April 30, 2017: Day 120 – Psalm 120 (and 119)

I really didn’t mean to take a vacation from the blog even while I was on vacation this past week.  But…I guess that is what happened.  Here are some thoughts on 119 and then we’ll get to 120.

119:  Did you know that every section of this massive psalm begins with another successive letter of the alphabet?  For example, vs. 1 begins with the word: Happy which in Hebrew is “ashrei” which begins with the first letter of the Hebrew alphabet, aleph.  Then vs. 9 begins with the word in Hebrew:  בַּמֶּ֣ה which begins with the second letter of the Hebrew alphabet, bet.  The psalm follows all the way through till the end with every single letter of the alphabet represented.  It is called an acrostic poem.

There has to be meaning in the completeness of this psalm.  As I read through it and made my way through it I was somewhat surprised that I was actually looking forward to what came next.  It flows naturally and gives what I would consider one of the most complete life lessons in Scripture on how to live your life.  It sounds very much like the advice which we receive in Proverbs, but it is…complete.  

In almost every single one of the sections of each letter of the alphabet we find the phrase: “word” or “law”.  So, that would lead me to believe that the verse which we all know and which we enjoy: “Thy word is a lamp unto my feet and light unto my path.” (vs.105), is really one of the central tenets of this psalm.  It speaks to how the Word of God has to be central in our lives and has to guide and direct our every step.  

It is so tempting to make decisions that we think have nothing to do with our faith and so take a time out on the Scripture and how we ought to make our decisions.  We see that happen with our families, with our finances, with our friends.  There is no time out in our lives from following the way of Scripture.  We sometimes treat family members in a way that is contrary to Scripture and we don’t even think about it.  But Scripture tells us to love and to turn the other cheek.  It is interesting for me to study people and try to figure out why they made a certain decision and discover that it really had nothing to do with their faith and or their understanding of Scripture.  The decision was made with a suspension of belief.  Not a very healthy thing to do.  So, as you read Psalm 119 (again), be reminded of the centrality of Scripture as our guide in life.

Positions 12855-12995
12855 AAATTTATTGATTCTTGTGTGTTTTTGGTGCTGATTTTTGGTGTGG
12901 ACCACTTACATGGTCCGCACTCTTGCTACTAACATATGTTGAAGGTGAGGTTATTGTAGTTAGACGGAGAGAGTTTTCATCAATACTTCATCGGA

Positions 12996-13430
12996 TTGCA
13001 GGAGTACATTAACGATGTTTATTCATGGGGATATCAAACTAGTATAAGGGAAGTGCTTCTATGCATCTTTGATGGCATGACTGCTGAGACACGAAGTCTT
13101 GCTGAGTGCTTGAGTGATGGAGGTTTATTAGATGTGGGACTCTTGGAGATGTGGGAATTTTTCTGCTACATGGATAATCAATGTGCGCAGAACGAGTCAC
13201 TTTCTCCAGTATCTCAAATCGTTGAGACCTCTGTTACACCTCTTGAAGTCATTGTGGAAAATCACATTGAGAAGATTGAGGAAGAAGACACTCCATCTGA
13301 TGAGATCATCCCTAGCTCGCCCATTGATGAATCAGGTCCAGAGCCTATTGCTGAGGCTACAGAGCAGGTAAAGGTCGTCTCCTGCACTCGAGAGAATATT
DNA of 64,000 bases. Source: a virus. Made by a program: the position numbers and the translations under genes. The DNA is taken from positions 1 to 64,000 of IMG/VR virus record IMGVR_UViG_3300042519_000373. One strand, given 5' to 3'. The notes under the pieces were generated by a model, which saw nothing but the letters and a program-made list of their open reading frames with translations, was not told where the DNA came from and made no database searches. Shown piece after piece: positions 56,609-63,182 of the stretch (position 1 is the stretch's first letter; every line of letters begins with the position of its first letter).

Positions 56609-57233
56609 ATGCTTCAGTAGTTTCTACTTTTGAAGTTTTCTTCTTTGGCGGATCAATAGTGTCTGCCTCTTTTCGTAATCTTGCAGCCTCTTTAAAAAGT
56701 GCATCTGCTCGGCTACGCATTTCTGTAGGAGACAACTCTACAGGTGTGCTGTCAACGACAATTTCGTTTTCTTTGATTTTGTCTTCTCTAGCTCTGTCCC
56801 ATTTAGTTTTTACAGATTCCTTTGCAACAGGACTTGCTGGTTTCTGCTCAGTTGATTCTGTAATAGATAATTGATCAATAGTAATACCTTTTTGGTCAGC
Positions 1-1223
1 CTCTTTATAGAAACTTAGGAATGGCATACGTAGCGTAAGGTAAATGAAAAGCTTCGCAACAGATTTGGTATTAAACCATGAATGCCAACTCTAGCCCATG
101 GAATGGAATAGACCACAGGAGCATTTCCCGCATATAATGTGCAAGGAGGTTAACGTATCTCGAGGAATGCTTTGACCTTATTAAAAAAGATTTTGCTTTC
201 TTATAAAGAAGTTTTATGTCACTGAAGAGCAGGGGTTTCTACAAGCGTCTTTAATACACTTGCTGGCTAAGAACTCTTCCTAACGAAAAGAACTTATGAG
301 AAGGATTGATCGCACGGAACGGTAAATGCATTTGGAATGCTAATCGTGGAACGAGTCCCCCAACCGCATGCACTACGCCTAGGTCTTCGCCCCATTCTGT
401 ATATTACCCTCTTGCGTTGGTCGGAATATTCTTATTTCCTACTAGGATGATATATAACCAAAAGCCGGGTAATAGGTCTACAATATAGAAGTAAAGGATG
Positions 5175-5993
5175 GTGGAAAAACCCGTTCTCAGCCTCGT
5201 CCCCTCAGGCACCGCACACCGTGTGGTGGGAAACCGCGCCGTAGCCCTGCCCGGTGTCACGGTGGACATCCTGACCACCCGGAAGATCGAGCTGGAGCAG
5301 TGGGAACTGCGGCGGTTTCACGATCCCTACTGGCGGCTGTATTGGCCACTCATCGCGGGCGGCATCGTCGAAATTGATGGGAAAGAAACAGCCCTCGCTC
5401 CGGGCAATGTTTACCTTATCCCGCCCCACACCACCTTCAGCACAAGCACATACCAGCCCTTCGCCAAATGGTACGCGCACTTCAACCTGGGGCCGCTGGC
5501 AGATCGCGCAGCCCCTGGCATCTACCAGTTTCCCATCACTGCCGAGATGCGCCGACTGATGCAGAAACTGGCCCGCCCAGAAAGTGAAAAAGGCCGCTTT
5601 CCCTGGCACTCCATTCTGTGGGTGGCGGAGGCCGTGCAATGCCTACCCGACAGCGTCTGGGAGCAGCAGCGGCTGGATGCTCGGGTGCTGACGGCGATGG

120:  I was about to say that this psalm is more manageable, but I’m not so sure.  It is entitled a song of ascents, which means that it would be used by pilgrims as they made their way into Jerusalem.  So what I am envisioning is the small town feel that many of these pilgrims may have felt.  You see, everyone knew each other and each family knew each other.  What happens in this setting is that automatically people get a label and words fly quickly whenever something bad happens.  Once a label is attached it is hard to shake.  So the pilgrim, or maybe it was David himself, is hoping that people would not judge him based on the words that have gone before him which don’t necessarily represent him.  

The book of James has something to say about this as well.  Go ahead and read James chapter 3 and see the intersection of this psalm and that chapter in the Bible.  There is a great lesson to be learned in these verses.

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One Response to April 30, 2017: Day 120 – Psalm 120 (and 119)

  1. Dot Rineer says:

    I was listening to a sermon on Psalm 119, “The Golden Alphabet”, by Pastor Stuart Olyott. His theory is that this Psalm is divided into 22 parts; each beginning with a letter of the Hebrew alphabet so the people could memorize, recite, & value. Pretty smart!

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